“Dante is the unity of the country, Dante is the Italian language, Dante is the very idea of Italy“
With these words, the Italian Minister of Culture launched the first DANTEDÌ – a day to be celebrated annually on 25 March.
Launched last year by Italy’s culture ministry, Dantedì is held annually on the date in which Dante starts his journey to the afterlife in his epic work LA DIVINA COMMEDIA – The Divine Comedy.
This year the celebration is particularly special as 2021 marks the 700th anniversary of the death of the poet and philosopher known as the Father of the Italian language.
For those who never heard of it, The Divine Comedy is a long narrative poem describing Dante’s journey through the three realms of the dead: Inferno (hell), Purgatorio (purgatory), and Paradiso (heaven). Dante chose to write the poem in the vernacular Tuscan dialect instead of Latin so that it could be read by the masses rather than the educated classes only.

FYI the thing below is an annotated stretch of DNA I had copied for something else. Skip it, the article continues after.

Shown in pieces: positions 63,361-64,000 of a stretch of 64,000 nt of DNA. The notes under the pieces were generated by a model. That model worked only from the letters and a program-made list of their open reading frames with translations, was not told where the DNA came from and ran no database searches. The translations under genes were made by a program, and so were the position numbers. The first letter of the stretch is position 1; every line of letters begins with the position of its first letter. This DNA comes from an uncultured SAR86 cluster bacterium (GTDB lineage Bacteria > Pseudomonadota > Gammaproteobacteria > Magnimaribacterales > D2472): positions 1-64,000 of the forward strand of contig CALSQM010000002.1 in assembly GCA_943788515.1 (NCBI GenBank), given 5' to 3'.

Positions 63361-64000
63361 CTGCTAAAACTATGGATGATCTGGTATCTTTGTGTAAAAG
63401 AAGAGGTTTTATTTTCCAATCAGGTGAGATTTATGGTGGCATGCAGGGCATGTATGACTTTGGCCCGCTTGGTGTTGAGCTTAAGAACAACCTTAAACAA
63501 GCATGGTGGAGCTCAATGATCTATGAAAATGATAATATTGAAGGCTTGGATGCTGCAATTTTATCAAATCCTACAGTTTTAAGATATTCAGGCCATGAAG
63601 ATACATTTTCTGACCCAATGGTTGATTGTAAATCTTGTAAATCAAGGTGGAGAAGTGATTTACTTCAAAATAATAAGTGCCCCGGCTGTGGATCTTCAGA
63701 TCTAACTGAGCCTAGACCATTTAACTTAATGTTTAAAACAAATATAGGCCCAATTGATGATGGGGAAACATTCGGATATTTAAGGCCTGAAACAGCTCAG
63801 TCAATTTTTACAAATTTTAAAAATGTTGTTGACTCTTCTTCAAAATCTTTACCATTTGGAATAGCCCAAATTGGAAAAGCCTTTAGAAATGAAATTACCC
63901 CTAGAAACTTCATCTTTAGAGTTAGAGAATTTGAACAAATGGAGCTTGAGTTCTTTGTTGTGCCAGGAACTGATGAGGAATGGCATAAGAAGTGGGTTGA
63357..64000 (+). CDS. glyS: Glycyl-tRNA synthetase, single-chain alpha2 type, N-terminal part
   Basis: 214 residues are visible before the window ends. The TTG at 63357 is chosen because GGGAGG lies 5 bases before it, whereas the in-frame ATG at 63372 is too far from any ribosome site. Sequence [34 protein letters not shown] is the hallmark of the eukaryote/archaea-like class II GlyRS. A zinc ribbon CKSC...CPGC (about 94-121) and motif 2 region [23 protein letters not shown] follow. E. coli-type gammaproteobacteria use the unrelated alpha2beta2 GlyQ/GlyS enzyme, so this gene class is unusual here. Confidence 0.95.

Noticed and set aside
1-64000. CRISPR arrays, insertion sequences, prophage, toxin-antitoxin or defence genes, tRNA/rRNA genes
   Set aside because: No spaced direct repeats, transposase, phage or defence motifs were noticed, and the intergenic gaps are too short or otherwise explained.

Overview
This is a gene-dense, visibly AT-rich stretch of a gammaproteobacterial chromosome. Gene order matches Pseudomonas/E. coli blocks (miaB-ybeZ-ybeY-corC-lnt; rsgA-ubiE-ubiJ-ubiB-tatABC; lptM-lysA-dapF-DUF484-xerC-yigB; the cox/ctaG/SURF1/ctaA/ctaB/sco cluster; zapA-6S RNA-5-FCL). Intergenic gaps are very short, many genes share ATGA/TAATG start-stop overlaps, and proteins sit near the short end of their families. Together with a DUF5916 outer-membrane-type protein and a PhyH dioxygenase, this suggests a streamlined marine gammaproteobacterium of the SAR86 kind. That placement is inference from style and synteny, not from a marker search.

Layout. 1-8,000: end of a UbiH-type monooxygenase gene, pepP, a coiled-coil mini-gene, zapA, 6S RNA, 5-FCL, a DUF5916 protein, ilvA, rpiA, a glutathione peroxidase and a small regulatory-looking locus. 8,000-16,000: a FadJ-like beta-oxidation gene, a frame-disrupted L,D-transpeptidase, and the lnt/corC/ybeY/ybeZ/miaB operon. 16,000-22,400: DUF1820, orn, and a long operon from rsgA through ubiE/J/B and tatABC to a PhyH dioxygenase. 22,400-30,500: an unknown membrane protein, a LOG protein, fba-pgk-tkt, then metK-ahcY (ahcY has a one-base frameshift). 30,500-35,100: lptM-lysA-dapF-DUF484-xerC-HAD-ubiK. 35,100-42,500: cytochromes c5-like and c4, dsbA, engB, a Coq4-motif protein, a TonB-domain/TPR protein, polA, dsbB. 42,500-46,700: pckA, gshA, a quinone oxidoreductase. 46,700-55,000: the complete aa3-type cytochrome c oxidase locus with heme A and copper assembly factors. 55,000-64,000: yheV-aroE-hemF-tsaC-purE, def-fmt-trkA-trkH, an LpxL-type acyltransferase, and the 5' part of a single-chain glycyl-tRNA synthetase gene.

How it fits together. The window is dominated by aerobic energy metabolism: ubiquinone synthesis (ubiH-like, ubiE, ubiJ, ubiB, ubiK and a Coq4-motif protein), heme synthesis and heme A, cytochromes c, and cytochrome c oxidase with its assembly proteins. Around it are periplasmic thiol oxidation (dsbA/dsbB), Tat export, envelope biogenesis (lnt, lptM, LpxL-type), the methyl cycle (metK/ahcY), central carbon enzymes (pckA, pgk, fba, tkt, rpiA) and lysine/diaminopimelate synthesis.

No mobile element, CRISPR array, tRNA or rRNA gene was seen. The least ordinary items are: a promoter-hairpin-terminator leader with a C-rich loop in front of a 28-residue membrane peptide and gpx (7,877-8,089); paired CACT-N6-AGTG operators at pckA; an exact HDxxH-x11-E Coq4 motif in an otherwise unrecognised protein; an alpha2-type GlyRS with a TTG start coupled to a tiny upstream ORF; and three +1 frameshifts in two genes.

The Tuscan dialect utilised in the poem, later became the standard literary Italian giving Dante his famous title: Father of the Italian language.
At the beginning of March the Minister of Culture, Dario Franceschini, announced the programme of events to be held throughout Italy, quoting the last verse from LA DIVINA COMMEDIA’S ‘Inferno’ (Hell), a verse which aimed to inspire hope to the hearts of every Italian during these challenging times:
“E QUINDI USCIMMO A RIVEDER LE STELLE.” – “We are all waiting to see the stars again,” said the Minister, “listen to music, see theatre, watch cinema together in the wonderful Italian piazze.”
To See the Stars Again is the title of the Uffizzi Gallery’s virtual exhibition where you can view 88 fragile 16th Century drawings depicting scenes from LA DIVINA COMMEDIA.
Below some of the paintings from ‘See the stars again. To view the full collection click on the link below.
To keep up to date with Italian events for the ANNO DANTESCO as they are announced, you can follow #Dante2021 on social media.